Journal of Martial Arts Anthropology

Abstract - Autocorrelation in the analysis of a stochastic process of athletes and students

Background. It was assumed that an indirect evaluation of motor control processes could be conducted on the basis of autocorrelation function computed from time series. The time series were computed from the values of changes of the ground reaction force during maintaining balance in the upright standing position. The researchers deliberately selected a process of standing in the upright position since it is a permanent act of movement.
Aim. This research aimed to determine correlations occurring between the right and left limb in balancing ground reaction forces while maintaining an upright body position. The correlations were computed on the basis of the autocorrelation function (zero of a function). The study was conducted on track and field athletes, football players and students.
Methods. The study comprised of taking measurements and recording ground reaction forces while maintaining balance in the upright standing position. The measurement process lasted 15 seconds and was repeated three times. Changes of ground reaction forces attained from two independent Kistler plates were recorded as time series. The recordings were synchronized in time. Values of force components recorded during the testing were used to draw autocorrelation function. The function was adopted to determine time needed by the autocorrelation function to reach 0.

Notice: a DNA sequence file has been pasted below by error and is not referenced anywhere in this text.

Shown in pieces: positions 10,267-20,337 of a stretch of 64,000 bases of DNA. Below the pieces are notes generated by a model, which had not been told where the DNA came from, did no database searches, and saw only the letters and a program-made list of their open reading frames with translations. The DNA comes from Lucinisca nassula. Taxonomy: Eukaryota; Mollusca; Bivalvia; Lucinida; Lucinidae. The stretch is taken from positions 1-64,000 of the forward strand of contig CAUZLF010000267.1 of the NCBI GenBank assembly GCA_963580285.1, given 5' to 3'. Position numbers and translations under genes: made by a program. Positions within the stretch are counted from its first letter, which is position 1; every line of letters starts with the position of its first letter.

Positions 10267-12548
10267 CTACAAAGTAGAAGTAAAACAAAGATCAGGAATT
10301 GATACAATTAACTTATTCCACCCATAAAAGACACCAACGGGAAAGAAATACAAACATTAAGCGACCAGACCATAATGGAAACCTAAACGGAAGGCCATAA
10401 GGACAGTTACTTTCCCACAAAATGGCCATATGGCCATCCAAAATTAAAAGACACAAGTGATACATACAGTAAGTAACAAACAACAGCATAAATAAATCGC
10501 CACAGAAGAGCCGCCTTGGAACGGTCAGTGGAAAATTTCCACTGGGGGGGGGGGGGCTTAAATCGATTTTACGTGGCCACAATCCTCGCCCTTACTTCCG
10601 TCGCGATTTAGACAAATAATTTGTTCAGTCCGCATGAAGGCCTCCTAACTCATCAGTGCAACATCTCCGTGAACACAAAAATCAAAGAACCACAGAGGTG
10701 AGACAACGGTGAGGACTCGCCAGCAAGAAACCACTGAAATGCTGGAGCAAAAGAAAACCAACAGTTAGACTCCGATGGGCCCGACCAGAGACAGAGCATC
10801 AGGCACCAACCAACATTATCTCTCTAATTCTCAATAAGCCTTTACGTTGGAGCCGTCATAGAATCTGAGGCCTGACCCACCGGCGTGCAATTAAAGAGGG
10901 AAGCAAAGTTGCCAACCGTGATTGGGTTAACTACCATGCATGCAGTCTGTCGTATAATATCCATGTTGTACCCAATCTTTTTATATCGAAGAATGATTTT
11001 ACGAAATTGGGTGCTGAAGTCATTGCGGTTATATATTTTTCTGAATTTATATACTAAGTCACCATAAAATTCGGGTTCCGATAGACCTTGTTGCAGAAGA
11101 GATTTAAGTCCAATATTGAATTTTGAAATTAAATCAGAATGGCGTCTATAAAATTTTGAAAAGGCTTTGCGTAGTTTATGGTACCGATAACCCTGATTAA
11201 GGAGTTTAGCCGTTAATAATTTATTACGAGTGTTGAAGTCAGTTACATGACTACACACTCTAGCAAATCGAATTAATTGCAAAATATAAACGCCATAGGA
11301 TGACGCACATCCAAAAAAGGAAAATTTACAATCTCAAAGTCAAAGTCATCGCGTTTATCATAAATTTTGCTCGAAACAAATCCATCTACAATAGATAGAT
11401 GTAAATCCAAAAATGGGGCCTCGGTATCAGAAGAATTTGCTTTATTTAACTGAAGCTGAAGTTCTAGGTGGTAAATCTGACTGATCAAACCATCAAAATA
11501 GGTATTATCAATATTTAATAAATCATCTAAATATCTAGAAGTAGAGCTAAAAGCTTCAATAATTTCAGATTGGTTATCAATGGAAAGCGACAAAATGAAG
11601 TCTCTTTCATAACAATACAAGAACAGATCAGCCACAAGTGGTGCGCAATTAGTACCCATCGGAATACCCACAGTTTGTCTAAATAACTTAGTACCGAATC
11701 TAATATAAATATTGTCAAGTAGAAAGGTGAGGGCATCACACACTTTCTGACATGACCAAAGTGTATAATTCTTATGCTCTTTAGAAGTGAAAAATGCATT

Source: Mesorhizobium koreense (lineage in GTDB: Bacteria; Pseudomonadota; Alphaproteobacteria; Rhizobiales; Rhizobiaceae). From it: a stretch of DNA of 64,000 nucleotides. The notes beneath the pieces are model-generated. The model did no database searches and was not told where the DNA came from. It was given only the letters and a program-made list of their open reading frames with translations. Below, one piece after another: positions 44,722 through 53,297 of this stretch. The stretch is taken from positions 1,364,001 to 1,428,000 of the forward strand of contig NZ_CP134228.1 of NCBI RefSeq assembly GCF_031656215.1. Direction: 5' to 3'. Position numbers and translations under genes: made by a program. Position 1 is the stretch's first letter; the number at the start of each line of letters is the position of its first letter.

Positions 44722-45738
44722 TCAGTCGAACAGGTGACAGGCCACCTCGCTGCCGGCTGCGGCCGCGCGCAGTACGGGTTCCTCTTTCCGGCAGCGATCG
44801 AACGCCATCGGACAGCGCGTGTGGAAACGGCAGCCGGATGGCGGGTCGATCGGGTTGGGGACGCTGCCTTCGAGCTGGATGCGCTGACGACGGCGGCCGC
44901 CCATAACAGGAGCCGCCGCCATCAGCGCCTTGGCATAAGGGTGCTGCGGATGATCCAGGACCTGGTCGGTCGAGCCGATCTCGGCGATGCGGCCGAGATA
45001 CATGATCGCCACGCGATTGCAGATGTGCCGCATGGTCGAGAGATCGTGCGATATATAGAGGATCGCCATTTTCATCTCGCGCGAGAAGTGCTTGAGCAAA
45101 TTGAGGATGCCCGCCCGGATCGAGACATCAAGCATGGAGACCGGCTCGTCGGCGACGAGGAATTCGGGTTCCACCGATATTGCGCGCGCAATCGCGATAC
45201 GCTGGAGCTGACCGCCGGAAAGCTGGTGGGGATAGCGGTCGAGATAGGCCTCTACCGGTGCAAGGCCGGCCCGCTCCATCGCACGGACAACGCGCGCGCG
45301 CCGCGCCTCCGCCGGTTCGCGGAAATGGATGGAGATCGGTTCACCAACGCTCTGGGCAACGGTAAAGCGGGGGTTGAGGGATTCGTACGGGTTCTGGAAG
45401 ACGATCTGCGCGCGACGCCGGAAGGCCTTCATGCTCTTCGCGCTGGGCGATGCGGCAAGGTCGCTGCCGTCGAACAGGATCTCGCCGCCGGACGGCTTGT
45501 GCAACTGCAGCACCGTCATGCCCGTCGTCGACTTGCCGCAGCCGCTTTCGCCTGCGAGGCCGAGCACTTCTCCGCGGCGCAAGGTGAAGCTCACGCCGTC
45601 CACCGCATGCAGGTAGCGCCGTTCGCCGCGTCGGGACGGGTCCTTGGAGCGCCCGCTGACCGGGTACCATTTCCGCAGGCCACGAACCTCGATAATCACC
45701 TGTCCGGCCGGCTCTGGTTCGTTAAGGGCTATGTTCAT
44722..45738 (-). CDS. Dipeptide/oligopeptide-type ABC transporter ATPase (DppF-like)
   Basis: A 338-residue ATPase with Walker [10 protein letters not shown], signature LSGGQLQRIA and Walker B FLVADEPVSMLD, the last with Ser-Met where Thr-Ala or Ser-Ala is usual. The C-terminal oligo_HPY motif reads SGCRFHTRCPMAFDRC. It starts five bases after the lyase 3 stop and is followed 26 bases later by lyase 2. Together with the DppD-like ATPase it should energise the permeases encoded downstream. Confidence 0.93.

Results. Differences observed in the examined groups showed statistical significant differences in the lateral force direction. There were also statistically significant differences in the values of horizontal force components of pressure exerted by the left and right foot. Analysis of mean values of time needed by the function to reach 0 for the lateral force component indicated that time needed by the track and field athletes was the longest for both feet. Statistically significant differences in values of the football players were observed between the right and left foot but only in the lateral force.
Conclusions. The study revealed that the students displayed the least control over balancing ground reaction force in a vertical position. All groups attained statistically significant differences in balancing force pressure on a surface exerted by the right and left foot for vertical force components. Values computed for the group of students were random. There were no statistically significant differences observed between the right and left foot in the athletes. While, statistically significant differences in the football players’ values were observed between the right and left foot, this applied only for the lateral force.